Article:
Rising damp (or “salt-damp” as it is often called) occurs on the bases of walls. Water accumulating there has a tendency to ‘wick up’ through the capillaries that are present in the walls. Damp-proof courses are placed in the base of the walls below floor level to block this upward movement but sometimes they are ineffective. Aside from treating and curing the rising damp itself, you’ll find that other areas have been damaged by the rising damp and will need to be repaired.
Repairing Damaged Plaster
Plaster that has been wet because of rising damp will have reacted with the salts in the rising water. This process will have changed the composition of the plaster, making it more likely to attract and retain moisture. As such, you will need to replace the contaminated plaster or you won’t have a completely dry wall ever again!
It is best to remove that plaster to a height about 300 mm above the level to which water was observed to have risen, but it is also wise to wait several weeks - perhaps as long as three months between repairing the damp problem and replacing the plaster. This time period will allow the rising damp moisture to evaporate off the bricks, draw the undesirable salts into the plaster layer and thus enable that salt to be removed with the plaster.
Repairing with Waterproof Plaster
When rising damp has been caused by an inadequate damp-proof course, people sometimes apply waterproofed plaster to the damp areas. Sometimes rising damp is too smart to be cured by this and the result will be to simply cause the rising damp to move further up the wall and appear in what was previously an unaffected area.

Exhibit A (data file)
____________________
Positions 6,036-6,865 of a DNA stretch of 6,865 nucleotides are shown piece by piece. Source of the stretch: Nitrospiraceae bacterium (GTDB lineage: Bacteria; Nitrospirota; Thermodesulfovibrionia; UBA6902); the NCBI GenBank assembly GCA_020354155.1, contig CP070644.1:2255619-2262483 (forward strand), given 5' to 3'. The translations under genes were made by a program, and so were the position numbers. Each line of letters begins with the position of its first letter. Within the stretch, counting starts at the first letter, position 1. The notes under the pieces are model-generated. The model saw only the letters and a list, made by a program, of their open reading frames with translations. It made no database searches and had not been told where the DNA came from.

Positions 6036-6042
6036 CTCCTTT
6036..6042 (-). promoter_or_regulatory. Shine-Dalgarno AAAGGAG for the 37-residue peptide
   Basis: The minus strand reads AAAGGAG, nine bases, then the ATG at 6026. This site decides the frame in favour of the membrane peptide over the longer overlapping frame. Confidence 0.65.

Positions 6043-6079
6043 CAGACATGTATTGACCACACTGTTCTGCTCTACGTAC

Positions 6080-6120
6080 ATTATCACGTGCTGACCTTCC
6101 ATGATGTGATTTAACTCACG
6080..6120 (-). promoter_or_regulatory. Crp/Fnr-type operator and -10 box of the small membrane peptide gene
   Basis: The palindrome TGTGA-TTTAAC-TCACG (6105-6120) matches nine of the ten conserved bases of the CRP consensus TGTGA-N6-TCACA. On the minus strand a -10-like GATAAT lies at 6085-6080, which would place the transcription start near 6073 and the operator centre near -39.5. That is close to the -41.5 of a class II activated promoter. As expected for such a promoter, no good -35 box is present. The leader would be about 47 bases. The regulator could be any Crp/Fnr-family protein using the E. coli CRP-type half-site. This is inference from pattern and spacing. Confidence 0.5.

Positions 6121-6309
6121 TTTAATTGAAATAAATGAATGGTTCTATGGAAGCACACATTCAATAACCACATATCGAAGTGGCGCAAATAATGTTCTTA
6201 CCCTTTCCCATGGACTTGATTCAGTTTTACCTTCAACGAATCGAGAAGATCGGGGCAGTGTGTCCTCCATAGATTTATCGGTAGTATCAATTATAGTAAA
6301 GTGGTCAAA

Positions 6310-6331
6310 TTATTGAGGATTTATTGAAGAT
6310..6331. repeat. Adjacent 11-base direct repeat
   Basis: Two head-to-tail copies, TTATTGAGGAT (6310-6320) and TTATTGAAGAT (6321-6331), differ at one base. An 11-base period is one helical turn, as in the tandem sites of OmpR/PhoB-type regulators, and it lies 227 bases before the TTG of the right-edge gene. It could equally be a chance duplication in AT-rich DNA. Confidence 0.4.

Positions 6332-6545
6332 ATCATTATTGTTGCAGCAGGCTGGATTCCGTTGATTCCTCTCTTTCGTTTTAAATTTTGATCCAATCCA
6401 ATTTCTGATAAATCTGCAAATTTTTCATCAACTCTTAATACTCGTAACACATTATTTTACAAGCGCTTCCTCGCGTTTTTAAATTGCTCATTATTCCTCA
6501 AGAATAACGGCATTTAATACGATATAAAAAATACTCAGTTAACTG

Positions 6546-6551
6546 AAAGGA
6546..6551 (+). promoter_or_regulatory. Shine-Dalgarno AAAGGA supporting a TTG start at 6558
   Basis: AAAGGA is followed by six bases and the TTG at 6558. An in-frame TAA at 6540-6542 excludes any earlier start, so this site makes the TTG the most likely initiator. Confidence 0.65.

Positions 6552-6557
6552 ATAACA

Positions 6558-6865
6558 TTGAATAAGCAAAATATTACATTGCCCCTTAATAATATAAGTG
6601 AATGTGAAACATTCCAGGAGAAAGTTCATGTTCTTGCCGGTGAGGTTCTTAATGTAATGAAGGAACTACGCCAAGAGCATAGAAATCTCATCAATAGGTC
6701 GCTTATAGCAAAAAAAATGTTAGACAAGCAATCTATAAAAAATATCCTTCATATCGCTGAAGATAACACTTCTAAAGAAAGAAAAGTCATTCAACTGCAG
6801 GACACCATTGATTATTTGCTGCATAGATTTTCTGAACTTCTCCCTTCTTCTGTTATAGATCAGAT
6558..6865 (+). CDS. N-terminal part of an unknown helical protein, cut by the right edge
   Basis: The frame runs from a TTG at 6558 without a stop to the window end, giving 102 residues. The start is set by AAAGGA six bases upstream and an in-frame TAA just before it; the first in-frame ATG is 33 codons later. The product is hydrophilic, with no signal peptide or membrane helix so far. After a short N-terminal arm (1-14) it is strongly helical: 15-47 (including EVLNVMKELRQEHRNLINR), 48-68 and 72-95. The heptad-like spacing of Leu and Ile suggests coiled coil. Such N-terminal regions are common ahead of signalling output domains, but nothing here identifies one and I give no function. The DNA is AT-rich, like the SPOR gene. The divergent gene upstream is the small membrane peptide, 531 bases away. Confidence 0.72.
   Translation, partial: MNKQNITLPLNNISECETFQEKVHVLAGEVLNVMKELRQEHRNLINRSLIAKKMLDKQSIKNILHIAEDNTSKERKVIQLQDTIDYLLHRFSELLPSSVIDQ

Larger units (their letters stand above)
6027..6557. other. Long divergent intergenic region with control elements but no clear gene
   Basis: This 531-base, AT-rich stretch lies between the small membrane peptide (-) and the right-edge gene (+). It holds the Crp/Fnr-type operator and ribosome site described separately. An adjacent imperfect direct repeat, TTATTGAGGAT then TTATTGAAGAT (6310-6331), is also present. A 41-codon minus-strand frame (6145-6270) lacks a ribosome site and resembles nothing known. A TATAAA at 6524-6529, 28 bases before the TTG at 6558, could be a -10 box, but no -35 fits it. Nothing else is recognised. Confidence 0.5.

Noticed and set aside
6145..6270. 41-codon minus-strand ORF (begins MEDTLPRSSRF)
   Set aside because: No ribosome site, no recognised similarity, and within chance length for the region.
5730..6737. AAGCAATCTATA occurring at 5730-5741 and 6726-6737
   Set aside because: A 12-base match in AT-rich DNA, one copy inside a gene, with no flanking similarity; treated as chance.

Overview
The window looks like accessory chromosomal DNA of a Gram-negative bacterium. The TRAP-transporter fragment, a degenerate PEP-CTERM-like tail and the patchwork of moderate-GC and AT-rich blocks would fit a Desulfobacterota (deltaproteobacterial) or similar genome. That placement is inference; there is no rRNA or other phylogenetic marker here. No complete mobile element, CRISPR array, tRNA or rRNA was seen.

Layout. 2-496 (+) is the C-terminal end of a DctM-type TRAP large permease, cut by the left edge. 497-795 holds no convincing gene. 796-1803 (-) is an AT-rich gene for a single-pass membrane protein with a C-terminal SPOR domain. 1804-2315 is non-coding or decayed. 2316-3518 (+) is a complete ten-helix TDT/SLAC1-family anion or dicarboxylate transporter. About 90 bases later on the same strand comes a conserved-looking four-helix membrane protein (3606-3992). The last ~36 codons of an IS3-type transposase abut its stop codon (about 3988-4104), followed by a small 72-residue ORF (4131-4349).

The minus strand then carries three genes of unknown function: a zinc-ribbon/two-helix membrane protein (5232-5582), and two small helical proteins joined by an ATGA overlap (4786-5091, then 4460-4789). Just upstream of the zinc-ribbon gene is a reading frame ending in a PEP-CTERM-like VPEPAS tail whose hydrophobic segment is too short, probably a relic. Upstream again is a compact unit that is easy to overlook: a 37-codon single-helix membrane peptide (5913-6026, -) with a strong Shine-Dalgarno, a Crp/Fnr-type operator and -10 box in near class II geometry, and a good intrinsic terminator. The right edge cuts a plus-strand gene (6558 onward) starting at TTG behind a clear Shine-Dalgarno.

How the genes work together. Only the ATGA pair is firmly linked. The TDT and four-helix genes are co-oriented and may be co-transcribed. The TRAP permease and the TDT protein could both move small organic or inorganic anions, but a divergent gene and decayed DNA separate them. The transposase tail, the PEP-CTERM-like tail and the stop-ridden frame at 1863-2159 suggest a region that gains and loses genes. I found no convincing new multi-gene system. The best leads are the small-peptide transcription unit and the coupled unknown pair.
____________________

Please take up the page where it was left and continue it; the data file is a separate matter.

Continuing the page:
To solve this problem, some contractors replace the entire surface with waterproof plasterboard. Others use a technique of attaching battens to affected walls and nailing on plasterboard, providing a 5mm to 10mm gap between the old surface and providing ventilation slots top and bottom. All timber should be decay-resistant and fastenings rust resistant.
All of these methods fall into the category of cover-ups rather than cures and consequently cannot really be considered permanent solutions.
Repairing Fretted Mortar
Where rising damp has caused mortar in external face brickwork to fret away and the cause of that dampness has been cured, the appearance of the brickwork can be restored by repointing the joints. If you do this, make sure you rake out the existing joints to a depth of 25 to 30 mm before repointing and don’t use too strong a mortar in that repointing. The maximum strength of the mixture should be equal parts of cement and lime plus six parts of sand (a C1 :L1 :S6 mortar).